Getting Started With D&D

So, you want to play “The World’s Greatest Roleplaying Game,” Dungeons and Dragons? Well, we have some good news and some great news. The good news is that it’s easier than ever to start playing D&D, and the great news is that you can play it in whatever way works best for you and your friends.

The best way to jump in is to arm yourself with knowledge about what you’ll need and the type of D&D game you and your friends are interested in playing. So come with us, adventurer! We’re about to go on a journey that will help you spin some epic adventures.

Ultimately, D&D, and really any form of roleplaying game, is a way to share fun, engaging stories that a group of people tell together. So, the first thing you need to figure out is what types of stories you and your friends are interested in telling. Dungeons and Dragons is a fantasy roleplaying game, so it works best if you have an interest in those types of stories.

Fantasy comes in many flavors though. Do you want tell the story of a group of friends out on an epic quest to save your world from evil wizards and monsters? Perfect! That’s pure fantasy. You could also tell a fantasy story set in a world of gothic vampires and horror movie monsters or a school for magic users. The latest D&D sourcebook even lets you bring your fantasy stories into outer space.

Your D&D setting can really go wherever you and your friend’s imagination takes you. That means you’ll want to know what types of fantasy tales they like, and which ones they don’t think are any fun.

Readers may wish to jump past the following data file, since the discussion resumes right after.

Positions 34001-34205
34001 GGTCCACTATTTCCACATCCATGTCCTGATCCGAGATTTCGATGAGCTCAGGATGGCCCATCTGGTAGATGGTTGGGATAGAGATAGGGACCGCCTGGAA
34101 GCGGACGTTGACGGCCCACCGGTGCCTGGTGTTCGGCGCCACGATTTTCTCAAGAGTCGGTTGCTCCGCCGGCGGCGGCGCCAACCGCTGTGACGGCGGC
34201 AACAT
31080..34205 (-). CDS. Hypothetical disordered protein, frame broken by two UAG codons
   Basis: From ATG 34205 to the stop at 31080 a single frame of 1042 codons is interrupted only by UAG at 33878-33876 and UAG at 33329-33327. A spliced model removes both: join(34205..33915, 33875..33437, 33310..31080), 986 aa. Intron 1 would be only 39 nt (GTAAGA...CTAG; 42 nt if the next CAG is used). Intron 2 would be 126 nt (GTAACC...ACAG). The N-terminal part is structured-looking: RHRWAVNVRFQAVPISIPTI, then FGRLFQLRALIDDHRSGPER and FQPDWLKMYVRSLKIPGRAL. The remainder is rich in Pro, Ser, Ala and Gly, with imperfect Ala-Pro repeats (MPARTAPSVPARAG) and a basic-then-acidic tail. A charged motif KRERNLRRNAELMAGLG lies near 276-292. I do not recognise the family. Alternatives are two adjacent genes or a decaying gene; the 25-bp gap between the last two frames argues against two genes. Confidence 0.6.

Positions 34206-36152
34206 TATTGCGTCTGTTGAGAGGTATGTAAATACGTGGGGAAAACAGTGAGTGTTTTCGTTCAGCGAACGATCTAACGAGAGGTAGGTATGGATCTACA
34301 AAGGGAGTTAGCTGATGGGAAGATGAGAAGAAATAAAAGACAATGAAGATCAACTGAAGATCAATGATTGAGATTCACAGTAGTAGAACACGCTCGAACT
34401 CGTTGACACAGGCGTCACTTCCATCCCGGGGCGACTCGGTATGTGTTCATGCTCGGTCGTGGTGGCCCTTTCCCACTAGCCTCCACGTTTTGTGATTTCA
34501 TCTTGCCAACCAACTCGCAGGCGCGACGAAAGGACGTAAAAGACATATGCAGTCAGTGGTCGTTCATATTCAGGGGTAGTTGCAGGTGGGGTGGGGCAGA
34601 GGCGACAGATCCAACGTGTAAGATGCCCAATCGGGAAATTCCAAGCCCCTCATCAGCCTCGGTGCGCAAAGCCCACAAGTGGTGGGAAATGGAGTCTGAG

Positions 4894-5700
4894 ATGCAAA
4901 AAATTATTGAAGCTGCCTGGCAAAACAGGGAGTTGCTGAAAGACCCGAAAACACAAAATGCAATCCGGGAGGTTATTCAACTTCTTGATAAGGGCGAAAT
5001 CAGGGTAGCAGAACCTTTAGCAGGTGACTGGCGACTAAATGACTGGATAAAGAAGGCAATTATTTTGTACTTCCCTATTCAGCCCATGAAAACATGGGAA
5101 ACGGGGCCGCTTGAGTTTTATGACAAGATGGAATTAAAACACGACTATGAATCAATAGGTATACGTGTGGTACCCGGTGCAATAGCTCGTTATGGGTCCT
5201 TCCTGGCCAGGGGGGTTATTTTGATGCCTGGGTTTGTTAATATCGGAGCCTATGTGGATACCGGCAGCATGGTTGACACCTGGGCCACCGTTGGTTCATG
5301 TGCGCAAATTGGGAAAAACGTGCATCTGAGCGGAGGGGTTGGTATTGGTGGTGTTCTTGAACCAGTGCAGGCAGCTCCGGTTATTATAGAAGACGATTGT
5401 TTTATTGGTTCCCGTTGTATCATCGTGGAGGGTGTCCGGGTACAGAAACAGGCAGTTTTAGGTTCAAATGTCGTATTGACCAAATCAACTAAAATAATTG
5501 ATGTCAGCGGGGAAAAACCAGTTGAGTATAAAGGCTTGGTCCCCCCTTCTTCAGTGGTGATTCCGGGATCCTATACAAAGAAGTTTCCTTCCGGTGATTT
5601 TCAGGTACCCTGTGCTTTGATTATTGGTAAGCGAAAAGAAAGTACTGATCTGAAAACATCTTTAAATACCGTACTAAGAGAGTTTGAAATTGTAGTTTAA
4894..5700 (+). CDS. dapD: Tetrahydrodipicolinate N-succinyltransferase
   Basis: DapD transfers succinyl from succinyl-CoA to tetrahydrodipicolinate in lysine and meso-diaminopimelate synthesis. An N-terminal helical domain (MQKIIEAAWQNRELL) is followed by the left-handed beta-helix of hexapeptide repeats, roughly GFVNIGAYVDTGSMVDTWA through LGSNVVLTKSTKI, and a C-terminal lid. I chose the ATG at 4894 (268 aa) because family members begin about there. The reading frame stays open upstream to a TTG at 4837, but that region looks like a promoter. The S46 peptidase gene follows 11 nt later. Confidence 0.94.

You’ll also want to know what types of roles they’ll want to undertake. For most of your friend group, that means deciding what types of characters they want to play. Their characters are the protagonists of the story. The choices they make and the dice they roll will help shape the story that is being told. The collective story from start to finish is known as a “campaign.”

There’s one person in your friend group though, it could even be you, who will have a bigger part to play. It usually involves the most work, but it’s incredibly rewarding. That’s because this person, with feedback from the others, creates and/or describes the world your D&D campaign is set in. They set the scene, but they also play the role of the story's villains and the other supporting characters and antagonists the players will run into or afoul of. They also know the rules of the game, and ultimately help ensure the experience of playing Dungeons and Dragons is fair and satisfying for everybody. This person is known as the “Dungeon Master” or “DM”.

The DM of your group should probably be the person who’s a natural storyteller or actor. This is a person who doesn’t mind telling tales, coming up with crazy and interesting voices, and is very comfortable playing the old improv game of “Yes and...”. There’s a good chance that players are going to take the DM’s story in a multitude of unexpected directions, and a great DM can follow along effortlessly.

Your DM doesn’t necessarily have to create everything in your campaign. They can if they want to, but if they’re more comfortable describing established settings, D&D offers plenty of premade setting sourcebooks, adventures and even whole campaigns.

DMs should talk with players about what types of characters they might be interested in and what kinds of stories they find fun and intriguing. They should also discuss how long a campaign might be. This information will help a DM craft a campaign that’s fun and satisfying for everyone.

The next thing to decide is how you and your friends are going to play Dungeons and Dragons. Are you going to gather around a table in person and roll some dice? Or will you meet virtually through digital tabletops like Roll20, D&D Beyond, or even a Discord server? Face-to-face is often the most satisfying, but playing virtually can be fun and help you connect with friends who live far away.